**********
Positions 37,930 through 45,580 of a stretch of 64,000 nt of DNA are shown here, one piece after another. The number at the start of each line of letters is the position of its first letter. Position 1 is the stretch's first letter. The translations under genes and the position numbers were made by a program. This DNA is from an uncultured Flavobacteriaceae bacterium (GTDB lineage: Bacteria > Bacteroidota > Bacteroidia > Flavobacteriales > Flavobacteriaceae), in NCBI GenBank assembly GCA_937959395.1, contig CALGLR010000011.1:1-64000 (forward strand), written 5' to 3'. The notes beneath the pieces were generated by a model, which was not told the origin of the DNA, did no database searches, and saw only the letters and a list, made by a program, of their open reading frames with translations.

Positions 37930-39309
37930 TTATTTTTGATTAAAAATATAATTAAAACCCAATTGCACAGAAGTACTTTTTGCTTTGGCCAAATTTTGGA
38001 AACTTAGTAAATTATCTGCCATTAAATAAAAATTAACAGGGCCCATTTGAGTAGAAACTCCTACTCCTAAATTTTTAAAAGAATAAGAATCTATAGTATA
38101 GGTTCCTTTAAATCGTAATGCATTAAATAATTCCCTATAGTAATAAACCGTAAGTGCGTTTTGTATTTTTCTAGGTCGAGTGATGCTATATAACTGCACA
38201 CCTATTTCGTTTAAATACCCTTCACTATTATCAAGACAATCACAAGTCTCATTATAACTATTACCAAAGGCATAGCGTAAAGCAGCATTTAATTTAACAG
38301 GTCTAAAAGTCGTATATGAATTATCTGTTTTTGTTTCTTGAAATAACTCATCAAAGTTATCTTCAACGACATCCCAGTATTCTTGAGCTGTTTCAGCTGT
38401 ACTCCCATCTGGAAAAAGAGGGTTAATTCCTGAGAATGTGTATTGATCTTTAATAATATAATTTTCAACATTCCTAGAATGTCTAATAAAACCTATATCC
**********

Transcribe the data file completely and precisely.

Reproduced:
Positions 37,930 through 45,580 of a stretch of 64,000 nt of DNA are shown here, one piece after another. The number at the start of each line of letters is the position of its first letter. Position 1 is the stretch's first letter. The translations under genes and the position numbers were made by a program. This DNA is from an uncultured Flavobacteriaceae bacterium (GTDB lineage: Bacteria > Bacteroidota > Bacteroidia > Flavobacteriales > Flavobacteriaceae), in NCBI GenBank assembly GCA_937959395.1, contig CALGLR010000011.1:1-64000 (forward strand), written 5' to 3'. The notes beneath the pieces were generated by a model, which was not told the origin of the DNA, did no database searches, and saw only the letters and a list, made by a program, of their open reading frames with translations.

Positions 37930-39309
37930 TTATTTTTGATTAAAAATATAATTAAAACCCAATTGCACAGAAGTACTTTTTGCTTTGGCCAAATTTTGGA
38001 AACTTAGTAAATTATCTGCCATTAAATAAAAATTAACAGGGCCCATTTGAGTAGAAACTCCTACTCCTAAATTTTTAAAAGAATAAGAATCTATAGTATA
38101 GGTTCCTTTAAATCGTAATGCATTAAATAATTCCCTATAGTAATAAACCGTAAGTGCGTTTTGTATTTTTCTAGGTCGAGTGATGCTATATAACTGCACA
38201 CCTATTTCGTTTAAATACCCTTCACTATTATCAAGACAATCACAAGTCTCATTATAACTATTACCAAAGGCATAGCGTAAAGCAGCATTTAATTTAACAG
38301 GTCTAAAAGTCGTATATGAATTATCTGTTTTTGTTTCTTGAAATAACTCATCAAAGTTATCTTCAACGACATCCCAGTATTCTTGAGCTGTTTCAGCTGT
38401 ACTCCCATCTGGAAAAAGAGGGTTAATTCCTGAGAATGTGTATTGATCTTTAATAATATAATTTTCAACATTCCTAGAATGTCTAATAAAACCTATATCC